An attendee at an election night watch party for Republicans in Austin, Texas. (Sergio Flores/AFP via Getty Images)

One reason this happens is that pollsters are always adjusting their methodologies to avoid making the same mistake twice. From 2016 to 2020, this was supposed to ensure that white voters without college degrees — a hard-to-reach but disproportionately pro-Trump demographic — would be better represented in their surveys. The shortfall was supposed to be fixed.

But the troubling thing about 2020 is not just that the polls missed again. It’s that they missed again in the exact same places they missed in 2016 — and they missed by even more. This suggests that whatever went awry in 2016 has only worsened over the last four years, and that “weighting for education” or other methodological tweaks can’t correct for it.

Instead, the problems causing pollsters to increasingly understate Trump’s support are probably more profound than that. The polls were very accurate in 2018, when Trump wasn’t on the ballot, and certainly in states, such as Arizona, it seems that pollsters are actually underestimating Democrats.

But those are the exceptions that prove the rule. For two elections in a row now, Trump has drawn on unanticipated wells of support to perform better on Election Day than the polls predicted — and despite the best efforts of the best pollsters in the business to get better at measuring his vote, they seem to have gotten less accurate, not more.

It’s going to take time to identify the cause — or more likely, causes — of this stumble. Early theories abound. During Wednesday’s “Science of Politics” postmortem, Morris and host Matt Grossman, a political scientist at Michigan State, considered several possibilities.

In south Florida, pollsters failed to catch a huge Trump-ward shift among Cuban Americans that largely accounted for the president’s statewide victory; Hispanic districts in South Texas also swung heavily toward Trump.

In the Northern battlegrounds, meanwhile, surveys seem to have correctly pegged Biden’s improvement with white, college-educated suburban voters — but greatly overestimated the Democrat’s inroads among the white, non-college voters who surprised pollsters in 2016.

Voters lined up to cast their ballots at the Bishop Leo E. ONeil Youth Center Ward 9 polling place in Manchester, New Hampshire, one of the city's busiest, as Americans rushed to vote in the presidential election on November  3, 2020. (Jodi Hilton/NurPhoto via Getty Images)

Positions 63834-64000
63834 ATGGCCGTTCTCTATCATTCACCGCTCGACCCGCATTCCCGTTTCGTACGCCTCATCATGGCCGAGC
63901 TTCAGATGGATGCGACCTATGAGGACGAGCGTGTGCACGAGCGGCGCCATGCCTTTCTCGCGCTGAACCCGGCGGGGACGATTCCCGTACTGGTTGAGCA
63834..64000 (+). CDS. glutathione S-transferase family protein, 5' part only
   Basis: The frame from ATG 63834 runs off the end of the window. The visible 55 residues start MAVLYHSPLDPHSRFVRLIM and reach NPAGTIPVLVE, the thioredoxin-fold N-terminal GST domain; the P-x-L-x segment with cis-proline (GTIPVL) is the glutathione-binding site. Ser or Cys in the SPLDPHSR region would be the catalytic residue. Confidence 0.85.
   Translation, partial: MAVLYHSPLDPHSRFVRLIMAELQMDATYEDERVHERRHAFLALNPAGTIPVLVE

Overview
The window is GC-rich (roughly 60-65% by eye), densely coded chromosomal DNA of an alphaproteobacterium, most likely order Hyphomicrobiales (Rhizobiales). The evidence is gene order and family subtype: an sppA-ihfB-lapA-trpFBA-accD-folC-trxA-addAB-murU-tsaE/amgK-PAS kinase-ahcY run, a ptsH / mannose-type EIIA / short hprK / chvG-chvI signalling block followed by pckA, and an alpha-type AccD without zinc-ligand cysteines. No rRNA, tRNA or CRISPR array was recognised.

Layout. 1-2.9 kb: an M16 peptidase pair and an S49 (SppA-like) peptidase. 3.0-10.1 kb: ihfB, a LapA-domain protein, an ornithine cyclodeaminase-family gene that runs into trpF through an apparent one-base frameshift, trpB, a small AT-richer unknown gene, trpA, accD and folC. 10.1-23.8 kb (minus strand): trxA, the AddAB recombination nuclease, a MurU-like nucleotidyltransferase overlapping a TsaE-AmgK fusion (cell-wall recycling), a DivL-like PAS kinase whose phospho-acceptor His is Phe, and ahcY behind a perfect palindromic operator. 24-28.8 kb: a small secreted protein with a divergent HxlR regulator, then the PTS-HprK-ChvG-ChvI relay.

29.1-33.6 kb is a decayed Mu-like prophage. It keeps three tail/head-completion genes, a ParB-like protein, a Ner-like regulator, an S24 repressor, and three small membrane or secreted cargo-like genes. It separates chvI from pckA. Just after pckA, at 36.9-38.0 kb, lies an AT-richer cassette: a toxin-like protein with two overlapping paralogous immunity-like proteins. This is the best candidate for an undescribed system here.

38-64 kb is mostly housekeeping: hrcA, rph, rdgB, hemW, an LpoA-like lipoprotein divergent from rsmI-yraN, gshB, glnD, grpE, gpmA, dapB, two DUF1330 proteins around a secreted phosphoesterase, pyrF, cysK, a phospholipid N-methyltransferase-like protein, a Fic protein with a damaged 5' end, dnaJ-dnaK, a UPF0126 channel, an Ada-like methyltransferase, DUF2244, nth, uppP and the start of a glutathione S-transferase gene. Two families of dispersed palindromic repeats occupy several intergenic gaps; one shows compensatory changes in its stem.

Voters at a polling place in Manchester, N.H., on Tuesday. (Jodi Hilton/NurPhoto via Getty Images)

Researchers have largely ruled out the idea of “shy Trump voters” who lie to pollsters and say they’re undecided or that they favor someone else when they really favor Trump. But it’s possible, Grossman and Morris speculated, that pro-Trump, non-college-educated whites are simply less inclined to pick up the phone or participate in polls than pro-Biden, non-college-educated whites.

Why? Because the pro-Trump cohort also tends to have less “social trust” — i.e., less “trust in other people or institutions,” as Morris put it. Spurred by Trump’s “fake news” mantra, participating in polls may have itself become politicized. When overall response rates are as low as 4 percent, this could skew the results against Trump in places like the Rust Belt or Texas.

A similar dynamic may have also made it seem like more Republicans were flipping from Trump to Biden than ultimately did — again, because pro-Trump Republicans may be less inclined than pro-Biden Republicans to answer a pollster’s call or participate in an online survey.

Other potential reasons for 2020’s big miss may have been beyond anyone’s control. It’s unlikely that late-breaking voters who decided within the last week made the difference, even though they told exit pollsters they favored Trump over Biden by 14 percentage points. There simply weren’t enough of them this year — just 4 to 5 percent of the overall electorate vs. about 14 percent in 2016 — to explain Trump’s overperformance on Election Day.

A more plausible scenario, Morris said, is that a significant number of pandemic-induced mail ballots are either arriving late, or being rejected, or not being returned at all. If tons of people tell pollsters they’ve voted by mail and then, for whatever reason, some those “likely votes” don’t actually count on Election Day, it could widen the gap between the polls and the results.

Political scientists and pollsters will debate these problems for years to come, and they’ll probably devise new approaches to deal with them. But after being told that Joe Biden could win in a landslide — and then watching as Trump beat his polls by even more than 2016 in state after state — the broader public might be more inclined to dismiss political surveys in the future.

There are “systematic problems that they haven’t solved since 2016, and in fact seem to be worse this time,” Morris said. “That’s pretty troubling if you’re a pollster — especially if you’ve spent the last four years trying to reckon with the fact that polls were missing Trump supporters. So they have a big reckoning ahead of them.”